Adventures in Fine Hall: Princeton mathematics in the 1930s

I enjoyed reading this retrospective about the famous mathematicians at Princeton in the 1930s:

From the opening two paragraphs:

The year was 1933. Members of the University’s mathematics department and the Institute for Advanced Study were celebrating the Institute’s opening with a party at the Princeton Inn, which is now Forbes College. “By chance,” an attendee later recalled, he entered just behind the Institute’s most famous faculty member, Albert Einstein. “As we walked across the lobby of the hotel, a Princetonian lady, of the Princetonian variety, strolled toward us. She was fairly tall and almost as wide, beautifully dressed, and she had an air of dignity. She strolled up to Einstein, reached out, put her hand up on Einstein’s head, ruffled his hair all over the place, and said, ‘I have always wanted to do that.’ ”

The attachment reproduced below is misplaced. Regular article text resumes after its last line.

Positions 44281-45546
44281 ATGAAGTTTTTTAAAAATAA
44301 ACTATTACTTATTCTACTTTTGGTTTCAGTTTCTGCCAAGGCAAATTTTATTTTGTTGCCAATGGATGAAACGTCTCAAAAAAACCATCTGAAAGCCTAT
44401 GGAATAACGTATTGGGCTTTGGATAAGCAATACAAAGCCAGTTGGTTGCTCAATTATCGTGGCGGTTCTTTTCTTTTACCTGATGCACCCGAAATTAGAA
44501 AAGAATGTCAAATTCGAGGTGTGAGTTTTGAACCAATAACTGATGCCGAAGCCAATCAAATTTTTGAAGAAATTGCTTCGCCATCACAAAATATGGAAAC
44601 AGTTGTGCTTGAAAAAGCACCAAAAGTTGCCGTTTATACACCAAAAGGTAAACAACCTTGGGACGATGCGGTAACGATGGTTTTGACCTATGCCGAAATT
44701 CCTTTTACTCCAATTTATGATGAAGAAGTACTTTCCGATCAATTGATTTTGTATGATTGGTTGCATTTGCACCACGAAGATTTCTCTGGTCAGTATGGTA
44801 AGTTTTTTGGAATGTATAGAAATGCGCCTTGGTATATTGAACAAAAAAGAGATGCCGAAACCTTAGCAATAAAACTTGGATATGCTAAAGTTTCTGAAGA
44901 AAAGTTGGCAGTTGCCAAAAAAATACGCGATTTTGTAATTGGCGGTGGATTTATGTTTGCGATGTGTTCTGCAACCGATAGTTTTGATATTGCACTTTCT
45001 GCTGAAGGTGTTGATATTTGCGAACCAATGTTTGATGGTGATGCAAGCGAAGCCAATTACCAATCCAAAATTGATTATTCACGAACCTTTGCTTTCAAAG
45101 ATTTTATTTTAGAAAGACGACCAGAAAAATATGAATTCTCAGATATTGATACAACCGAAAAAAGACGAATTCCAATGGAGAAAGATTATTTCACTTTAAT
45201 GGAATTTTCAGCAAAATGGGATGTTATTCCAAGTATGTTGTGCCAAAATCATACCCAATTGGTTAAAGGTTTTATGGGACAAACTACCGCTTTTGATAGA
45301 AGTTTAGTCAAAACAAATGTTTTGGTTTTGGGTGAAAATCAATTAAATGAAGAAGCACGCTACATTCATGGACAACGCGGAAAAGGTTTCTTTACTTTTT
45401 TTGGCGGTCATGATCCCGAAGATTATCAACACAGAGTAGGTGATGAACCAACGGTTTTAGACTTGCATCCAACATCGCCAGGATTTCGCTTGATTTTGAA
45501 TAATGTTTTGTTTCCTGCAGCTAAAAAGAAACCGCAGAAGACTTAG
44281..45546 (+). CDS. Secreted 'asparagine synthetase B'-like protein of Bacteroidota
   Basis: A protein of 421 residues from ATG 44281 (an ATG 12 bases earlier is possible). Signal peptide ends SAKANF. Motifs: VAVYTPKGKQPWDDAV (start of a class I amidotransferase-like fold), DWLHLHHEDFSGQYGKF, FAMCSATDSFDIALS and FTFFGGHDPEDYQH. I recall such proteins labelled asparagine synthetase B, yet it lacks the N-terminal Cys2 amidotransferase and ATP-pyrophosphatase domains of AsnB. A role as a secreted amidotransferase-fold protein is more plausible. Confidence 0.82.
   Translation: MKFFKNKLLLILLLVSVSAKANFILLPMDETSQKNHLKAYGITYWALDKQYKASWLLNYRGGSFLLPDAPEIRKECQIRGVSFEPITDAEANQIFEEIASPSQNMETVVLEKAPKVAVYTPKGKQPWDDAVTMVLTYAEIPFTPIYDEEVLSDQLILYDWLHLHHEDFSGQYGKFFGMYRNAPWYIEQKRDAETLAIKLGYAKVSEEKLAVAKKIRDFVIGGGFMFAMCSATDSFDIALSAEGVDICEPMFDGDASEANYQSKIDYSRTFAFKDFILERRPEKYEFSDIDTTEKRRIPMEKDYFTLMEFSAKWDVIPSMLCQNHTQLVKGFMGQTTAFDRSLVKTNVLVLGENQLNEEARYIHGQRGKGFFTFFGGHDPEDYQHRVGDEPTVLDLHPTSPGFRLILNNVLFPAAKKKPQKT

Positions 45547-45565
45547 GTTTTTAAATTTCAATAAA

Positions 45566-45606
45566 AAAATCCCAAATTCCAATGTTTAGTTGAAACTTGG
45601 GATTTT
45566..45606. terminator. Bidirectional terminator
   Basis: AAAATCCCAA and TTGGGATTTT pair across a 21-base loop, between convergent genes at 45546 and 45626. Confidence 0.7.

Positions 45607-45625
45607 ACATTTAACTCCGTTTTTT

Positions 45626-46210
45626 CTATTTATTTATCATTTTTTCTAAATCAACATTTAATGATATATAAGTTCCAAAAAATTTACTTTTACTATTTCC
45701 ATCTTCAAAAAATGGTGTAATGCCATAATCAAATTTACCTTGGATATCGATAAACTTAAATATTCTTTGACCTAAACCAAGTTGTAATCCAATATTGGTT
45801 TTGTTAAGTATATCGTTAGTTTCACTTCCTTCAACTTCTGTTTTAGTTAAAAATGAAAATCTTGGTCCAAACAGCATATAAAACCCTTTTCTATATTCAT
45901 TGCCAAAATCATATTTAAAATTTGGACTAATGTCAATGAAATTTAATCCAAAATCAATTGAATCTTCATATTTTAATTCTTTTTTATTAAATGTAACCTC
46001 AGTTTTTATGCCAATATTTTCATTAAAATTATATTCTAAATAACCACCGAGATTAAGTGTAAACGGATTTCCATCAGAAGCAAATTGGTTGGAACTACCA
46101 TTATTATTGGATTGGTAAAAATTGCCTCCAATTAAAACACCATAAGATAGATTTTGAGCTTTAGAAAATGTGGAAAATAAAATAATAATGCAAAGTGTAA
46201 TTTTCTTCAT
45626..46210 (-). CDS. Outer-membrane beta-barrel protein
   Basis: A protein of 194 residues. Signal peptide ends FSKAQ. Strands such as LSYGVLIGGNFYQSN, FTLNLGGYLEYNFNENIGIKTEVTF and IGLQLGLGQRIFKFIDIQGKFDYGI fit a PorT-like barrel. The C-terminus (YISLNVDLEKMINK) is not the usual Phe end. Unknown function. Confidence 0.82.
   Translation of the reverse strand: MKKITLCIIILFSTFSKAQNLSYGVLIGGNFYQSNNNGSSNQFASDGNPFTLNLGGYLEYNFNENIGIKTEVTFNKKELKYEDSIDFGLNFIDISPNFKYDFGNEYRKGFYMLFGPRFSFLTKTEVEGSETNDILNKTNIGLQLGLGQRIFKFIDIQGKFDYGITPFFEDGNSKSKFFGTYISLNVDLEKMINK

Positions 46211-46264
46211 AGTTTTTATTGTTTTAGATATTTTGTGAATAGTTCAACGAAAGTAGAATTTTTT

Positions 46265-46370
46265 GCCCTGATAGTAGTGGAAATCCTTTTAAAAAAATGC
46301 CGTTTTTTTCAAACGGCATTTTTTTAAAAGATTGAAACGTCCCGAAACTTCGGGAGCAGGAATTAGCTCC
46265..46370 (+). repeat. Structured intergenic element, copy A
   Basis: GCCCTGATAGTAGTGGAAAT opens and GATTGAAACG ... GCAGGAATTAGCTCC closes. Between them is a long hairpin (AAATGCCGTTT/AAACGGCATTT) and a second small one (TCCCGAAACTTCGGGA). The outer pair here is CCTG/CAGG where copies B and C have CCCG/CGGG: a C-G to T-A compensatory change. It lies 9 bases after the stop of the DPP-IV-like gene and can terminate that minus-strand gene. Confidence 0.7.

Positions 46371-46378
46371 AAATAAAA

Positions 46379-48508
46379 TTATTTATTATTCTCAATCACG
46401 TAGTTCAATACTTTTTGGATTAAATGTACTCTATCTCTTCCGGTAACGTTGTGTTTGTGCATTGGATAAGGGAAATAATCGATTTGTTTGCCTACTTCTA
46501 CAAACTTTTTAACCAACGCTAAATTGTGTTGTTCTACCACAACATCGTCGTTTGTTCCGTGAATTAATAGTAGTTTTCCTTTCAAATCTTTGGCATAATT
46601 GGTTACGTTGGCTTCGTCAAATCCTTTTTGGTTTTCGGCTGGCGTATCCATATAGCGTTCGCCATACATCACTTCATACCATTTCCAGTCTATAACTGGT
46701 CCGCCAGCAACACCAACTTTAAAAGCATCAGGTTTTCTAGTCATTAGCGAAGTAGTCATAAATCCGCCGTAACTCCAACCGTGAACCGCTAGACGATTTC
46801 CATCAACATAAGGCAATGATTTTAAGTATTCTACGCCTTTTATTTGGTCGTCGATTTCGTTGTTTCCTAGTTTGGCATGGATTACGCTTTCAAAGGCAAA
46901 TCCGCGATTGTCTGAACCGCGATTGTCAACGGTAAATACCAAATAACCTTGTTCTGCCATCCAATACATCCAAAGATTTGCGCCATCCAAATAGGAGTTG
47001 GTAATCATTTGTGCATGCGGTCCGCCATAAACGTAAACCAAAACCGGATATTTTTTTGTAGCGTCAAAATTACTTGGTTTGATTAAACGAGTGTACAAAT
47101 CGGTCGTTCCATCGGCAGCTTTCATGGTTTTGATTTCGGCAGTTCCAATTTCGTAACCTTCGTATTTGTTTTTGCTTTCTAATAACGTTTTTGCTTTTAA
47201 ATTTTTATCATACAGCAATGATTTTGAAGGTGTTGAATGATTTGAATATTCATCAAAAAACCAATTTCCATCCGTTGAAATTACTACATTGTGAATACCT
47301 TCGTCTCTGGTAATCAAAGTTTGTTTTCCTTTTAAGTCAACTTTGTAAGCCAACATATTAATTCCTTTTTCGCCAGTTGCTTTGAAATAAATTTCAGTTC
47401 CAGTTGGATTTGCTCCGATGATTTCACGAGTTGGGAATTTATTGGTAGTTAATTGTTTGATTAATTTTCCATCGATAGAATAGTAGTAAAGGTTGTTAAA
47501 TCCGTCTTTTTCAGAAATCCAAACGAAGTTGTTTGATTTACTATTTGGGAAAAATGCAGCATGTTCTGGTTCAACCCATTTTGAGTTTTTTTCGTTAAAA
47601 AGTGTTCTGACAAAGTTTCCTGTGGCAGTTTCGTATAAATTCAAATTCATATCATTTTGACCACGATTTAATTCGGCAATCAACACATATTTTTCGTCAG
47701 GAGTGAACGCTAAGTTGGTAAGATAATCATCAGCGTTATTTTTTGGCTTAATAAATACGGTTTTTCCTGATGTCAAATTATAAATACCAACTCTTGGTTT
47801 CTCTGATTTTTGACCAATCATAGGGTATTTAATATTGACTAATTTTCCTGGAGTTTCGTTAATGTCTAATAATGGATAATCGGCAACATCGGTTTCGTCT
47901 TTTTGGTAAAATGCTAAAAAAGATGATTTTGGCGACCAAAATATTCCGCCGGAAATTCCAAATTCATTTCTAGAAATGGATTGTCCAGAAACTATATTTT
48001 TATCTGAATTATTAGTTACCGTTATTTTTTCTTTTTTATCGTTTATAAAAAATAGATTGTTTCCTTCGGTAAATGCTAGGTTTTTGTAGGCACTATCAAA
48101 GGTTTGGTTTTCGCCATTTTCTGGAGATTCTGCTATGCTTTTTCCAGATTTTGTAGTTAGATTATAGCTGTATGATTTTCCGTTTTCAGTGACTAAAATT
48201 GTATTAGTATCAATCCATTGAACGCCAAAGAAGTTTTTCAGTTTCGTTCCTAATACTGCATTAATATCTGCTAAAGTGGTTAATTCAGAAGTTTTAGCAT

The source of this marvelous anecdote is Edward McShane, a distinguished mathematician, and the context is an intriguing series of interviews that the University conducted in the 1980s with people who had studied in the mathematics department in the 1930s. These interviews sought to capture the spirit of mathematics at Princeton during a golden age, a time when Einstein, Kurt Gödel, John von Neumann, and other analytical greats crossed paths on campus. In the process, the interviews captured something unexpected: a catalog of weirdness, a palette of colorful and off-kilter adventures that were going on in the background while the big papers were being written.

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